Frequently Asked Questions

Applications will be available beginning August 10, 2020, and must be submitted by November 10, 2020.
Nonpartisan commission staff will review all applications to make sure they meet minimum qualifications. Panels of retired judges will review applicants after an initial random selection, and narrow the pools before another random selection. Legislative leadership will also be able to review applications to select their pools of candidates.
Yes. Certain information from all applications will be immediately published on this website. Full applications are public records subject to the Colorado Open Records Act (CORA).
Yes. Pursuant to Senate Bill 20-186, members of the commissions receive a per diem of $200 for attendance at regularly scheduled meetings of the commission, as well as reimbursement for actual and necessary expenses incurred while performing official duties, together with mileage at the rate at which members of the General Assembly are reimbursed ($0.52/mile). The law also specifies that a member of the commission who is a state officer or employee shall not claim per diem compensation from more than one source for official activities on the same day.
Staff anticipates each commission will meet 4-6 times in February and March, 2021, and at least 25 times in summer and early fall of 2021. Many of these meetings will be held at the State Capitol Building in Denver. However, the state constitution requires each commission to conduct at least 3 public hearings in each of the state's 7 congressional districts, so commissioners will also be expected to travel to these hearings.
The state constitution puts restrictions on commissioners that are reflected in the application process. The application wizard will reject applicants who are ineligible to be commissioners based on their answers to the questions. All applicants must be registered to vote in Colorado, must have voted in the last two general elections (2016 and 2018) in Colorado, and must have been affiliated with the same political party or not affiliated with any political party for the last five years. Congressional redistricting commissioners cannot have been a candidate for federal office within the last five years or been paid by a member of or candidate for Congress within the last three years. Legislative redistricting commissioners cannot have been a candidate for the state legislature within the last five years or been paid by a member of or candidate for the state legislature within the last three years. Commissioners on either commission cannot have been any of the following within the last three years: a professional registered lobbyist, an elected public official, or an elected political party official above the precinct level. No commissioners may serve on both commissions.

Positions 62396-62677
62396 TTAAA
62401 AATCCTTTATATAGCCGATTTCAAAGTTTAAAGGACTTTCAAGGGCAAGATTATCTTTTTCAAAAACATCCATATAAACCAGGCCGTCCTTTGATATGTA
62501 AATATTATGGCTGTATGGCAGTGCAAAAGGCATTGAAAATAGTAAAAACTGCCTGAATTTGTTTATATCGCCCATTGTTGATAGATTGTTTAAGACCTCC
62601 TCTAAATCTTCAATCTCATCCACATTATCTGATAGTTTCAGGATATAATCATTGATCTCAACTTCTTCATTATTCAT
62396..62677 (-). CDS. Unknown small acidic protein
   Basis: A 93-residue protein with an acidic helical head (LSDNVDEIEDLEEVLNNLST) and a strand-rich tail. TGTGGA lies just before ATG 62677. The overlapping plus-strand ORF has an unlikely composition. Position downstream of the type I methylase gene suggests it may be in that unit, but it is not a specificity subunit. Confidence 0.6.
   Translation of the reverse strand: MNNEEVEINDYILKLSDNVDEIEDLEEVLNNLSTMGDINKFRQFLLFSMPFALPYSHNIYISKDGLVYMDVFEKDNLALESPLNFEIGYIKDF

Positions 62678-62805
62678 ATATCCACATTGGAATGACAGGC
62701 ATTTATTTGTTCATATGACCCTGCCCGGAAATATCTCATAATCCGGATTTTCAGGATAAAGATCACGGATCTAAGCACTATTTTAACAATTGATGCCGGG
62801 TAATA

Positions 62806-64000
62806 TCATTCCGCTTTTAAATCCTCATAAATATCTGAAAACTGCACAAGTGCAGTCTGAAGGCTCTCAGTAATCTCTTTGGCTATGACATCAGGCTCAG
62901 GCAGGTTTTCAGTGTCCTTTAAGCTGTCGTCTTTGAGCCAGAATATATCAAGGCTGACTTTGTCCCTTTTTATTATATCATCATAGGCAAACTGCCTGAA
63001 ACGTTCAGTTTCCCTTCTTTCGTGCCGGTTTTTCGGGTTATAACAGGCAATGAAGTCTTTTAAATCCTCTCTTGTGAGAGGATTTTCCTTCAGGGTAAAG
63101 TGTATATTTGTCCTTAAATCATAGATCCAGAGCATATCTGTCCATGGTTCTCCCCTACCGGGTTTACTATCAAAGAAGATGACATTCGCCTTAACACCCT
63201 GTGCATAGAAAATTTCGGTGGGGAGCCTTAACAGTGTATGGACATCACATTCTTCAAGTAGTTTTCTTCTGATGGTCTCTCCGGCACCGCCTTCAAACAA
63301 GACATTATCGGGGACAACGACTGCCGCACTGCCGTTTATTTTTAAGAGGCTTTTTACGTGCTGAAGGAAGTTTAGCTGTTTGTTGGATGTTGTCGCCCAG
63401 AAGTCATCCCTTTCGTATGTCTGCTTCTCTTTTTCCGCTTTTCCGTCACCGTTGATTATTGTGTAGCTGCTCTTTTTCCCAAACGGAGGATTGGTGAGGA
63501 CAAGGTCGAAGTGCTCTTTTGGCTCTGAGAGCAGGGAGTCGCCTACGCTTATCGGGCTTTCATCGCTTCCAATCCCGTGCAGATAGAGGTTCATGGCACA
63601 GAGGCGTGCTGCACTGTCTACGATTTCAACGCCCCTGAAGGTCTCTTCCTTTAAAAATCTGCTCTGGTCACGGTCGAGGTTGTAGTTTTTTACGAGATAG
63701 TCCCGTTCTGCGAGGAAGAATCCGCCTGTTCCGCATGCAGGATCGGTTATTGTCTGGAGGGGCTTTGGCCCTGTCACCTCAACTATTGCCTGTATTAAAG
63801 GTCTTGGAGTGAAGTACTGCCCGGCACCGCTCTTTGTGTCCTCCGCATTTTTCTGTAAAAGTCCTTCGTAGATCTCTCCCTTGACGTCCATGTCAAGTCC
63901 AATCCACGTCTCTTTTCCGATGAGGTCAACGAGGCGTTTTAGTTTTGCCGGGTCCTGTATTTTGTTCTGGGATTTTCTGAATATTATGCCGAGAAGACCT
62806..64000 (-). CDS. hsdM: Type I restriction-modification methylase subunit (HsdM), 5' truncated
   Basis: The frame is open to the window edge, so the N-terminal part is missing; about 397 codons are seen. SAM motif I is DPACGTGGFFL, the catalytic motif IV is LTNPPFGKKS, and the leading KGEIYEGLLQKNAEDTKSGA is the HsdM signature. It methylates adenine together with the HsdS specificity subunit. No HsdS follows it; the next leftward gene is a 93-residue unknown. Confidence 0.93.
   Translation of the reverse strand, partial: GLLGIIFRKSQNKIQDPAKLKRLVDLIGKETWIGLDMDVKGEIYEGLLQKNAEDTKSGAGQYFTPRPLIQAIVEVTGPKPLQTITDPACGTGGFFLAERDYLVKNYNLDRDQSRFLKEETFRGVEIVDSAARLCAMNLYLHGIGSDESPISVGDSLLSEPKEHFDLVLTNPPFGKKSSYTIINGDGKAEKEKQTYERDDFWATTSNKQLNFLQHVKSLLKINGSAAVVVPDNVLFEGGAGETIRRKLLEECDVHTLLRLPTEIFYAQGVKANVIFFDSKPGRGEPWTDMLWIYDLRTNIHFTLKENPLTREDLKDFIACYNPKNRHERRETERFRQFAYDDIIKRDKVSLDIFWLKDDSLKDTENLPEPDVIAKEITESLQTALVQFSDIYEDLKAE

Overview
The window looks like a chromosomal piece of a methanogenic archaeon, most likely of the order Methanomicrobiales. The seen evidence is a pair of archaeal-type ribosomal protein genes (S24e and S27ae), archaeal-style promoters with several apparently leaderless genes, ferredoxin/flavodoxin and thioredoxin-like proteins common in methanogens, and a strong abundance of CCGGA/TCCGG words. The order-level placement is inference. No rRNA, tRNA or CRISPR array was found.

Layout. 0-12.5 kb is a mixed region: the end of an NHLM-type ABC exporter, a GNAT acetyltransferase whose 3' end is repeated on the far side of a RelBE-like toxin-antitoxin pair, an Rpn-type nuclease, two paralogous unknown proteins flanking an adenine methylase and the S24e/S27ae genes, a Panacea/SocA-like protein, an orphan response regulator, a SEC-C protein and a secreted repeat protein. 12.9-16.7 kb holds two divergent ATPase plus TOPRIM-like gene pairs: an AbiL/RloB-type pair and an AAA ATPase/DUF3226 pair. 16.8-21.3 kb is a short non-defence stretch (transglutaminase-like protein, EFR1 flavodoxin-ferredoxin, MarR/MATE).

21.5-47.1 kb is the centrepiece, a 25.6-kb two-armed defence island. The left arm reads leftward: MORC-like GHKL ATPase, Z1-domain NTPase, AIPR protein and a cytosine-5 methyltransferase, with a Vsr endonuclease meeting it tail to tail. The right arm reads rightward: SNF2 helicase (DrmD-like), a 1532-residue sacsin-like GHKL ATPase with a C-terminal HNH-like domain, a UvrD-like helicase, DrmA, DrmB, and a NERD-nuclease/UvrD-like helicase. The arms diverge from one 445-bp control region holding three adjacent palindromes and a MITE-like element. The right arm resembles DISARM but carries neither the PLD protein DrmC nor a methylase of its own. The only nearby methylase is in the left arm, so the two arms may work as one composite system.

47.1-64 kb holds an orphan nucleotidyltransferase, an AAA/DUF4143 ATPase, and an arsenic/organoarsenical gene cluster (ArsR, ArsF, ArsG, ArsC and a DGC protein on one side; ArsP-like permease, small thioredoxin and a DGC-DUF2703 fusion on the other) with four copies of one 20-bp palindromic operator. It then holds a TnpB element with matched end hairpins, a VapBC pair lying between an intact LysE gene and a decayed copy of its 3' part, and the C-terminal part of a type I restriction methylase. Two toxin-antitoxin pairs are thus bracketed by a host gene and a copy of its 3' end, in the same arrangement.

Yes. If you wish to be considered for both commissions you must apply separately to each commission. However, you cannot be selected to serve on both commissions.
Sign up for our mailing list. There is a link in the footer of the website. Staff will also tweet information @CORedistricting.
The Colorado Constitution allows the commissions to set rules establishing electronic attendance at commission hearings. We anticipate opportunities for commissioners to participate virtually and for members of the public to testify remotely before the commissions. Members of the public will also be able to submit maps and written comments online, and audio from all hearings will be broadcast online and recorded.